21 November 2012

I'm not a scientist either, but...

UPDATE: I was wrong about something - seems I may have been snookered by a Slate post and should have done more research.  People I respect in both politics and science appropriately point out that President Obama and Senator Rubio were NOT asked the same question, as I wrongly said below.    So while I still think the GQ question should have been more direct, and I still think politicians will try to be diplomatic and show respect to people who hold different sides of an argument, it's clear that my post is misleading.  Senator Rubio was asked a science question and gave a somewhat evasive answer with religious overtones.  President Obama was asked a religion question and gave a more direct answer, given the context.  Original post is below.
Anti-evolution is anti-education, Senator.
So I think this "scoop" from GQ -  Senator Marco Rubio (i.e., "tea-party favorite" and "2016 Presidential contender") says he's not a scientist when asked how old the earth is - isn't a big deal.  The way I read it, he was actually deferring to the scientific consensus while trying not to offend his more religious constituents. "I'm not a scientist, man" sounds a lot like "hey, ask someone who knows the exact number" to me.

At some point you have to understand that diplomacy is an important part of a politician's job.When asked a provocative question, a politician will give due respect to people who occupy different sides of an argument.   My proof: when asked the same question, President Obama said basically the same thing as Senator Rubio.

Senator Rubio's other point - that the age of the earth is irrelevant to many of the large economic challenges we face today - rings true to me as well.  In the years I worked on economic policy for a US Senator, I never heard anyone on either side of the aisle bring up the age of the earth in any of our discussions.  The GQ interviewer, quite frankly, asked a silly question, and in doing so diminished the point I think so many scientists and science advocates are trying to make right now.

The issue at hand is this: our political leaders are ignoring scientific consensus when making policy decisions. They are, at times, rejecting or even censoring scientific reports from legitimate, competent researchers.  They are making stuff up to justify their political positions.  In the short term this may make some people feel better or make some people more financially well-off.  In the longer term, this hurts everyone.

So rather than ask a too-cute question about the age of the earth, maybe we should ask our political leaders why they would place our students at an enormous disadvantage by diluting our science classes with the demonstrably false idea of young-earth creationism.

Senator Rubio is reportedly preparing to announce a new approach to winning over Latino voters - one that focuses on affordable, high-quality education and workforce training.   I think that's a brilliant strategy - it focuses squarely on what working families need.  Our economy is increasingly reliant on workers with training in science, technology, engineering and math.  The jobs that require this training pay good wages.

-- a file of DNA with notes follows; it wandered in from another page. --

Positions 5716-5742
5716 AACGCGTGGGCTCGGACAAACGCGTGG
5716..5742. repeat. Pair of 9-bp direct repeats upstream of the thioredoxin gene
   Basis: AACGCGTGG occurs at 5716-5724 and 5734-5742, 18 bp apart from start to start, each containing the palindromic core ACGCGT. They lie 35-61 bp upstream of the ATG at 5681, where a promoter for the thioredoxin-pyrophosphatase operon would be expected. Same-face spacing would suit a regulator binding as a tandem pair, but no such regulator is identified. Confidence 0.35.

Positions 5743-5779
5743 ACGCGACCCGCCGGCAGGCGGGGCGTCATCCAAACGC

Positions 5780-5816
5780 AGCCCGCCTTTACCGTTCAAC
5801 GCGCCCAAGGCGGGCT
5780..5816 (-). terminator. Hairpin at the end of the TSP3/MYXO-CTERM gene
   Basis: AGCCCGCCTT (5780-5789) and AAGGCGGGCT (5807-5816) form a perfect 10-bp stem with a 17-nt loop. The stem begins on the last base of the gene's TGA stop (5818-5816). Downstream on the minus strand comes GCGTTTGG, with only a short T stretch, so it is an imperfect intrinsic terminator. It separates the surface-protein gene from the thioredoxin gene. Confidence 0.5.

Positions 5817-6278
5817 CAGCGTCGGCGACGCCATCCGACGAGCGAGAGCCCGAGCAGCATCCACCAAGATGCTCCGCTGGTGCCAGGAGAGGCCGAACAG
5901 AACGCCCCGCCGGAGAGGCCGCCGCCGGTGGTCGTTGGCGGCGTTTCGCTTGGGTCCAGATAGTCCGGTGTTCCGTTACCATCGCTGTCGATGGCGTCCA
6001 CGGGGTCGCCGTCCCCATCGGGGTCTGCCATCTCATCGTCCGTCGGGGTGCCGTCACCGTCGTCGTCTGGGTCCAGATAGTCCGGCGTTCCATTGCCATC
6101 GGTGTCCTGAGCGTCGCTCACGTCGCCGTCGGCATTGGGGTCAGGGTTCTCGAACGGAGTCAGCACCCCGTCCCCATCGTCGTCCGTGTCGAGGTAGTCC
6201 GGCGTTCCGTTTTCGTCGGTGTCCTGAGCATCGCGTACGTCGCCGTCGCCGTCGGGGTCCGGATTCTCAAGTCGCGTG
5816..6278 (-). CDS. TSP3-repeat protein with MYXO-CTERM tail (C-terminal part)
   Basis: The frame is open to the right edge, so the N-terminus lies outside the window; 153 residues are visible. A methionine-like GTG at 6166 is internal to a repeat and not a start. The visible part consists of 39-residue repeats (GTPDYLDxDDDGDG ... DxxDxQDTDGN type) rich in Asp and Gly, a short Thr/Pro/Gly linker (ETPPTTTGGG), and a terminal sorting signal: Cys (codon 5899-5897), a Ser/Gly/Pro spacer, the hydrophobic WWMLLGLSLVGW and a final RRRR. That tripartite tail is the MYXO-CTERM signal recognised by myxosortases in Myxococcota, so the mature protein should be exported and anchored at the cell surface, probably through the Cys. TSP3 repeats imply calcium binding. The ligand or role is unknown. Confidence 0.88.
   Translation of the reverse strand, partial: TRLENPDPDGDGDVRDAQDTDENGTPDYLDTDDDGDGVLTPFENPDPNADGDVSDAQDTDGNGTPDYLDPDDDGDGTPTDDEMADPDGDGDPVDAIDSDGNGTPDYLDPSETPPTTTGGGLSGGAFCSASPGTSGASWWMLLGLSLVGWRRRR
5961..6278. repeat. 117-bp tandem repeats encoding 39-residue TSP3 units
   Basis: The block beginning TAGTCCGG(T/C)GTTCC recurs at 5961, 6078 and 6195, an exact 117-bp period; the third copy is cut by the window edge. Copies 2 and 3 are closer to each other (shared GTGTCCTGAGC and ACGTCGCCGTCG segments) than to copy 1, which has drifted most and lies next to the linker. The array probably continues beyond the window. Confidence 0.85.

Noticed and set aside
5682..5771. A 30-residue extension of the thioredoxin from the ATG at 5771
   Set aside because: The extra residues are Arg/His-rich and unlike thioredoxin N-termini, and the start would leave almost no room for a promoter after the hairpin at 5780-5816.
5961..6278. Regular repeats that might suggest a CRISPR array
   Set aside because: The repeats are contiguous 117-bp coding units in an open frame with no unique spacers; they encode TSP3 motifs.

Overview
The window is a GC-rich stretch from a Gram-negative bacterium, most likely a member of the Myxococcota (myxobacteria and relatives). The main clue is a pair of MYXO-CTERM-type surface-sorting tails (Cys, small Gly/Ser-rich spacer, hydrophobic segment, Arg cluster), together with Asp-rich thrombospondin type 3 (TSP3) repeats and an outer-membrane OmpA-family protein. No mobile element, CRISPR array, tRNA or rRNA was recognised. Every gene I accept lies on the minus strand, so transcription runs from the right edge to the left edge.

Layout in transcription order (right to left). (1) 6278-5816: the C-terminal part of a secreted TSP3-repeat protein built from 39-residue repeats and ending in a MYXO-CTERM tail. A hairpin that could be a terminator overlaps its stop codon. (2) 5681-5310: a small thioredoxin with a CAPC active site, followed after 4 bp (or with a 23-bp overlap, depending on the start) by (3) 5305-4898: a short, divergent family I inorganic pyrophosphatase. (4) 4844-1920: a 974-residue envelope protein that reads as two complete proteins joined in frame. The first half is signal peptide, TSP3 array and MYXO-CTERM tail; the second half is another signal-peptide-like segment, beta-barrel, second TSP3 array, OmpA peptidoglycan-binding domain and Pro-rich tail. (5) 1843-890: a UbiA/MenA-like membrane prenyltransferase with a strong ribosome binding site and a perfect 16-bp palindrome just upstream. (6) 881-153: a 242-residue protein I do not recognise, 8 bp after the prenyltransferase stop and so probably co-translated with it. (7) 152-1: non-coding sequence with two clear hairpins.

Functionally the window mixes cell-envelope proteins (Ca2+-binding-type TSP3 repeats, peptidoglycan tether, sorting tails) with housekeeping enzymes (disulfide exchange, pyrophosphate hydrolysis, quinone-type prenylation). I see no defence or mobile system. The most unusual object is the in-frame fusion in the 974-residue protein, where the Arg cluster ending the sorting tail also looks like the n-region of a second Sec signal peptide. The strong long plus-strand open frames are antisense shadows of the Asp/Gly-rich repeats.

But many of those jobs need people who understand that evolution happens, regardless of who "believes in it." As Dr. Bondar says, teaching science without evolution is like teaching sentence structure without the alphabet.  If your religious beliefs dictate fealty to the idea that evolution is a "lie from the pit of hell," that the earth isn't 4.5 billion years old but only a few thousand years old, that dinosaurs and people lived together, and the way things are today is pretty much the way they were at the beginning, then you can't really support education and training in a meaningful way.

In other words, if this is the education you want to make sure Latinos get, you really want Latinos to be ignorant and paid less than the rest of us.

1 comment:

Michele said...

I think there is another nuance to his response that a lot of people seem to have missed, and that is Rubio is (finally) acknowledging the theological controversy over this issue.

Rubio is Catholic, and most of the Latino constituency he is attempting to appeal to is also Catholic. Catholics have no problem with evolution and the Vatican theologians do not take kindly to New Earth creationists.

I think that in his response he is deferring more to Catholics than to scientists, and he is bringing them into the fold by not presenting fundamentalism as the only "correct" Christianity.

I think his response is pretty similar to when Christie said his views on evolution were none of our business. Neither has a theological basis for believing in Creationism, but neither wants to offend the national Republican base.

But I don't know if either response is particularly pro-science.